“When controlling a cell in the body, for example, these control points might correspond to proteins that we can regulate using specific drugs,” said Justin Ruths. “But in the case of a national or international economic system, the critical control points could be certain companies whose financial activity needs to be directly regulated.”

One grouping, for example, put organizational hierarchies, gene regulation, and human purchasing behaviour together, in part because in each, it is hard to control individual parts of the system in isolation. Another grouping includes social networks such as groups of friends (whether virtual or real), and neural networks (in the brain), where the systems allow for relatively independent behaviour. The final group includes things like food systems, electrical circuits and the internet, all of which function basically as closed systems where resources circulate internally.

Referring to these groupings, Derek Ruths commented, “While our framework does provide insights into the nature of control in these systems, we’re also intrigued by what these groupings tell us about how very different parts of the world share deep and fundamental attributes in common — which may help unify our understanding of complexity and of control.”

“What we really want people to take away from the research at this point is that we can control these complex and important systems in the same way that we can control a car,” says Justin Ruths. “And that our work is giving us insight into which parts of the system we need to control and why. Ultimately, at this point we have developed some new theory that helps to advance the field in important ways, but it may still be another five to ten years before we see how this will play out in concrete terms.”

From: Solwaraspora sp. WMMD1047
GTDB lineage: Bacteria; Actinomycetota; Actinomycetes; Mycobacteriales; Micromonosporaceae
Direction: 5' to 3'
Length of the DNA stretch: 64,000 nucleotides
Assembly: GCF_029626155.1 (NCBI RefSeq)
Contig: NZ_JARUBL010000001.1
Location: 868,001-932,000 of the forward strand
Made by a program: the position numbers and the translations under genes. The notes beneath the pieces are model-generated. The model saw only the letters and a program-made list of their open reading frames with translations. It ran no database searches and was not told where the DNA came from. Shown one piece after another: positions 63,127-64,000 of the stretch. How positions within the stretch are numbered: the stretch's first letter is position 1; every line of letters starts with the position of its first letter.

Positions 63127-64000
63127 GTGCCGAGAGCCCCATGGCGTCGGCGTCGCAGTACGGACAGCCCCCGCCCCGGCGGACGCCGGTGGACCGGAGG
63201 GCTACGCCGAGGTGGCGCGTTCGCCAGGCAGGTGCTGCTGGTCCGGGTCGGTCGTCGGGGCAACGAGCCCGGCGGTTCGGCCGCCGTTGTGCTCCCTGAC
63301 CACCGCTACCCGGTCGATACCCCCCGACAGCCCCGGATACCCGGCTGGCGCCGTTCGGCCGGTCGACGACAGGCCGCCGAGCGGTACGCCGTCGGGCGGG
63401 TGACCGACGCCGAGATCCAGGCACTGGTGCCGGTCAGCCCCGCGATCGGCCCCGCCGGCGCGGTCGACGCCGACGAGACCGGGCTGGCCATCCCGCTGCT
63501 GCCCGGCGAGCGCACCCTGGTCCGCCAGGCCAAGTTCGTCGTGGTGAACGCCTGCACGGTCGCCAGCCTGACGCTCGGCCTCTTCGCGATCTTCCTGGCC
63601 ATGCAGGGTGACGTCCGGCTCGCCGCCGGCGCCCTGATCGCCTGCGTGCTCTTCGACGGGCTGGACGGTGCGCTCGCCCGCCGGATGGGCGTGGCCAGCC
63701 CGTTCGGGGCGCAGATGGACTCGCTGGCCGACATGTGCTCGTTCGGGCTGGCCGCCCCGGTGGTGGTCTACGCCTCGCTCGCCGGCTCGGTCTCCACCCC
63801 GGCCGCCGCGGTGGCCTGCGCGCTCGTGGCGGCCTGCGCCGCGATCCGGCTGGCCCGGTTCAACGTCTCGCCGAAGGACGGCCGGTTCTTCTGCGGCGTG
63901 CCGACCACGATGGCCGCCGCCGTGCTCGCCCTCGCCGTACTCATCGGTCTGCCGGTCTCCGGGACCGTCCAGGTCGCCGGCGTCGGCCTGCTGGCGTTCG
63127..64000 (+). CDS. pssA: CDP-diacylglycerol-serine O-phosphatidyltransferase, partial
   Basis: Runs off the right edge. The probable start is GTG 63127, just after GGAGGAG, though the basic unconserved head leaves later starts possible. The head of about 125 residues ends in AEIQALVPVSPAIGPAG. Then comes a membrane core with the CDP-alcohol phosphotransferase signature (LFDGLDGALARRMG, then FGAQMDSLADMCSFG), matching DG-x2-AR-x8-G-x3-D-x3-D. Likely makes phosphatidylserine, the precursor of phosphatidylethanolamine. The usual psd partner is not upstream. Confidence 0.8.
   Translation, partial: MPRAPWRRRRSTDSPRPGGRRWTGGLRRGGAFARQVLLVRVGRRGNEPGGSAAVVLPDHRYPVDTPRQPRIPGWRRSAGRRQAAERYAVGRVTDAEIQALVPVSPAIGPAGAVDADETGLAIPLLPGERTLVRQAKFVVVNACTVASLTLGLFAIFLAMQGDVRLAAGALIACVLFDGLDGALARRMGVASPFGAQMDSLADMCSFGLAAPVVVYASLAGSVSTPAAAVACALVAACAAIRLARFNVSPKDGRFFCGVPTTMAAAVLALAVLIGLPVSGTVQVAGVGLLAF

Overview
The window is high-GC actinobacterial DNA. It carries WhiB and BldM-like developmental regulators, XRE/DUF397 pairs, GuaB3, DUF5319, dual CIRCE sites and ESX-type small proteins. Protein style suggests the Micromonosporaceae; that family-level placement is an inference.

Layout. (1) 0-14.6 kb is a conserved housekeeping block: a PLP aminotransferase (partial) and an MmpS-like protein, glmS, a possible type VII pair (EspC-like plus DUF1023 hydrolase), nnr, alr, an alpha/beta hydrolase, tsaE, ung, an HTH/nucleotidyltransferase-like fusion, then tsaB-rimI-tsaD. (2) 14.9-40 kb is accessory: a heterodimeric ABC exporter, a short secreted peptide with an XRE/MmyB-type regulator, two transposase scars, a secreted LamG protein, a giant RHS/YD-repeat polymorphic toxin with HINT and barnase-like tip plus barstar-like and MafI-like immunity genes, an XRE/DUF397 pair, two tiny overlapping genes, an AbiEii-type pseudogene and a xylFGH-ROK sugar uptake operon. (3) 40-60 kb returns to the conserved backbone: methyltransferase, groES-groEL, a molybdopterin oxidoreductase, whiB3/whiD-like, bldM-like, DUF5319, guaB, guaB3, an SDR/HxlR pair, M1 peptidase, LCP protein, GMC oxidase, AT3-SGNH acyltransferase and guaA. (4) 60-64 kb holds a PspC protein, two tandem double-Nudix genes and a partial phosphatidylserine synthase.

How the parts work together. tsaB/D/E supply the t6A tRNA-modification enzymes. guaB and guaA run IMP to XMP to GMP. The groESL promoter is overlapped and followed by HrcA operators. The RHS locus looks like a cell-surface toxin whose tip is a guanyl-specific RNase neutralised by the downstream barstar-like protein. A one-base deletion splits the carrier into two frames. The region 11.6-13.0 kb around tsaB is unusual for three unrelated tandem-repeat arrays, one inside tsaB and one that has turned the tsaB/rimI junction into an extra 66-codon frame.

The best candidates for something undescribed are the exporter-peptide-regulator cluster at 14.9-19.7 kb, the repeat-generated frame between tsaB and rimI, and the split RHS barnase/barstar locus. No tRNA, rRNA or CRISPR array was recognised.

Journal Reference:

  1. Justin Ruths and Derek Ruths. Control Profiles of Complex NetworksScience, 2014 DOI: 10.1126/science.1242063

Could Ants Teach the Biofuel Industry a Thing or Two? (Quest)

Post by  , Producer for on Sep 26, 2013

Leafcutter ants, native to Central and South America, can't digest the leaves they rely on for food, so they cultivate these gardens of fungi and bacteria to break down plant matter for them.

Leafcutter ants, native to Central and South America, can’t digest the leaves they rely on for food, so they cultivate these gardens of fungi and bacteria to break down plant matter for them. Photo courtesy of Alex Wild; used with permission.

In the lobby of the Microbial Sciences building at the University of Wisconsin, leafcutter ants in adisplay colony hike back and forth. Improbably large leaf fragments wobble on their backs as the ants ferry them between a dwindling pile of oak leaves and a garden of fungus studded with leaves in assorted states of decay.

Made up of a single species of fungus and a handful of bacterial strains, the fungus garden breaks down the ants’ leafy harvest through an efficient natural process. It’s a process that researchers believe could be a model for producing biofuel in a more sustainable way.

As we transition away from petroleum dependence, ethanol-based biofuel has risen to the forefront as one of the most accessible sources of renewable energy. It’s produced by fermenting plant sugars, which are strung together into long chains called polysaccharides. Before the fermentation process can begin, these chains have to be snipped apart, a process that varies in difficulty depending on the type of plant being used.

Polysaccharide chains found in corn kernels — the primary biofuel crop in the U.S. — are relatively simple to break up. But corn depletes the soil and guzzles water and fertilizer, and using it for fuel siphons calories from the food supply to gas tanks.